Voltage Reference (Ground)
A reference point is an arbitrarily chosen point to which all other points are compared. In a circuit, any point can be chosen as a reference and the electrical potential at all other points can be determined in reference to the initial point. In the example of figure below, point (A) will be considered as the reference. Each series resistor in the illustrated circuit is of equal value; therefore, the applied voltage is equally distributed across each resistor. The potential at point (B) is 25 volts more positive than (A). Points (C) and (D) are 50 volts and 75 volts respectively more positive than point (A).
If point (B) is used as the reference as in the figure below, point (D) would be positive 50 volts in respect to the new reference point (B). The former reference point (A) is twenty-five volts negative in respect to point (B).
As in the previous circuit illustration, the reference point of a circuit is always considered to be at zero potential. Since the earth (ground) is said to be at a zero potential, the term ground is used to denote a common electrical point of zero potential. In the following figure, point (A) is the zero reference or ground and is symbolized as such. Point (C) is 75 volts positive and point (B) is 25 volts positive in respect to ground.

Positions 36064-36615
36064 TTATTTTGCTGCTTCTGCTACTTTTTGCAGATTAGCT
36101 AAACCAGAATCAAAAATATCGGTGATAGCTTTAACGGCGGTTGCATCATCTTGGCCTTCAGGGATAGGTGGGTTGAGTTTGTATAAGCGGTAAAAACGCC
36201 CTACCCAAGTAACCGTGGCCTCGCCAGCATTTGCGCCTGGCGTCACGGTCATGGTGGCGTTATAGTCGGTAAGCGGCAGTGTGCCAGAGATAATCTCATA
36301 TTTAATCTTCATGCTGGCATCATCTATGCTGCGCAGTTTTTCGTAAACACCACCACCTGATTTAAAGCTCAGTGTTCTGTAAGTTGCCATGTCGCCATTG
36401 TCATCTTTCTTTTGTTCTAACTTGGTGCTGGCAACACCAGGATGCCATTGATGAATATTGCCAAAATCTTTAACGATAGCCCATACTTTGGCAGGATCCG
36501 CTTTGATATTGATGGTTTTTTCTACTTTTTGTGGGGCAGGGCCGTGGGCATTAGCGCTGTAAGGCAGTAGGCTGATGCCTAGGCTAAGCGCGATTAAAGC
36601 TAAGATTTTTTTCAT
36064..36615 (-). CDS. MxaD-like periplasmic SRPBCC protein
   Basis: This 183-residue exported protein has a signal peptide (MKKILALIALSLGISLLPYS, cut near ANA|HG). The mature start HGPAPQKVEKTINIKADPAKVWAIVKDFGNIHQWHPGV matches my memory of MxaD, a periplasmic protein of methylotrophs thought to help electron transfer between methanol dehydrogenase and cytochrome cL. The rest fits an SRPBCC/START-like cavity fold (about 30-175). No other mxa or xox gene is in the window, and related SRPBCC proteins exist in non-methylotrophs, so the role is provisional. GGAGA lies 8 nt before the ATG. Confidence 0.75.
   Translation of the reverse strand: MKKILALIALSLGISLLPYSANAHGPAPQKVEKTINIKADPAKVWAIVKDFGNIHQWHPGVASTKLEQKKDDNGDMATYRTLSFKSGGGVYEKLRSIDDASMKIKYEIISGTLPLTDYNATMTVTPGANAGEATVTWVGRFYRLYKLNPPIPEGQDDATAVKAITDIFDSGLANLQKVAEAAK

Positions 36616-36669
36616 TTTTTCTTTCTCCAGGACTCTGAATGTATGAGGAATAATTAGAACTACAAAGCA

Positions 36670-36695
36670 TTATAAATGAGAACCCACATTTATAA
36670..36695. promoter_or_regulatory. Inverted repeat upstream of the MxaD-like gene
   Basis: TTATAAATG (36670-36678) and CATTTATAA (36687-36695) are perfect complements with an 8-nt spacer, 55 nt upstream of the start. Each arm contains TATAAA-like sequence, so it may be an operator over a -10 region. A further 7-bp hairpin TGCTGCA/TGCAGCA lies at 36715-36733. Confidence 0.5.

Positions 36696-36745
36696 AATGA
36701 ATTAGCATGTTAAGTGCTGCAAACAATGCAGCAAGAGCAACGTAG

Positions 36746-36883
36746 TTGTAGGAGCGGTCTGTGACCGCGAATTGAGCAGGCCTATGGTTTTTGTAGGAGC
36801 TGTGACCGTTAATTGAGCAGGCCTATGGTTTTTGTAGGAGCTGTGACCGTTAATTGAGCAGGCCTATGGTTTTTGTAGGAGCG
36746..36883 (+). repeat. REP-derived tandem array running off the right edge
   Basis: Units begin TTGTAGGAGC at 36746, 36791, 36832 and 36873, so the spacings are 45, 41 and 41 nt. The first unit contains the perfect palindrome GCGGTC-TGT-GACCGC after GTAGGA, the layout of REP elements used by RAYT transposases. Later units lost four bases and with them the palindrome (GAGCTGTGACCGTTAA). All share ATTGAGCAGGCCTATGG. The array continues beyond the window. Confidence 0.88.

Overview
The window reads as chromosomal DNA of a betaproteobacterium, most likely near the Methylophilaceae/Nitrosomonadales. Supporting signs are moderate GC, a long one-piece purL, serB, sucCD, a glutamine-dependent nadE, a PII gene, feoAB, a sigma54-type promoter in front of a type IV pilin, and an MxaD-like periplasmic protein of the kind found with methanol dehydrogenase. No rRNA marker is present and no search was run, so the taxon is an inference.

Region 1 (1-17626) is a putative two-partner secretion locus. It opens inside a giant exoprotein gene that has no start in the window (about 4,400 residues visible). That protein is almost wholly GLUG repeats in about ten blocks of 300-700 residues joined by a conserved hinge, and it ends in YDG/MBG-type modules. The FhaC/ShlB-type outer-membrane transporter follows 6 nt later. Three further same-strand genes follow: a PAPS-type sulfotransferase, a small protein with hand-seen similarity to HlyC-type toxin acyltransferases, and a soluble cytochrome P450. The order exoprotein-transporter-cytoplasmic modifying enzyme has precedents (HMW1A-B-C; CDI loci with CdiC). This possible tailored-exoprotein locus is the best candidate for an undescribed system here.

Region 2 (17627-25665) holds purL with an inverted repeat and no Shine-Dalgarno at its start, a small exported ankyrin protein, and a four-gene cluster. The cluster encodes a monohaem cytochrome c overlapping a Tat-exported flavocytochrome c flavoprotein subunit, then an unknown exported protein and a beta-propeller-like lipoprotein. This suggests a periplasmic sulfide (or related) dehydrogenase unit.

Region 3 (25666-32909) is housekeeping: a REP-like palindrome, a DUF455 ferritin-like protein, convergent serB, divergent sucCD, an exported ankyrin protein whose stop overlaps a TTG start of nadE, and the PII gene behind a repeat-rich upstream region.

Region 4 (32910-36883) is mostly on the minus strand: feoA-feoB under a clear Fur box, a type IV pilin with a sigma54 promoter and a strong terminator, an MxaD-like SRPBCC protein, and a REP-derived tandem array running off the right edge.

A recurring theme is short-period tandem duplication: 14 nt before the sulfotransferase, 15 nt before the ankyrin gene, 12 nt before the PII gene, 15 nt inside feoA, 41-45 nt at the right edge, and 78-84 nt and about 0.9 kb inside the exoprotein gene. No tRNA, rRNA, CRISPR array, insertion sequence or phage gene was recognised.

In most electronic equipments, the metal chassis is the common ground for the many electrical circuits. The value of ground is noted when considering its contribution to economy, simplification of schematics, and ease of measurement. When completing each electrical circuit, common points of a circuit at zero potential are connected directly to the metal chassis thereby eliminating a large amount of connecting wire. The electrons pass through the metal chassis (conductor) to reach other points of the circuit.
Most voltage measurements used to proper circuit operation in electronic equipment are taken in respect to ground. One lead is attached to ground and the other lead is moved to various test points.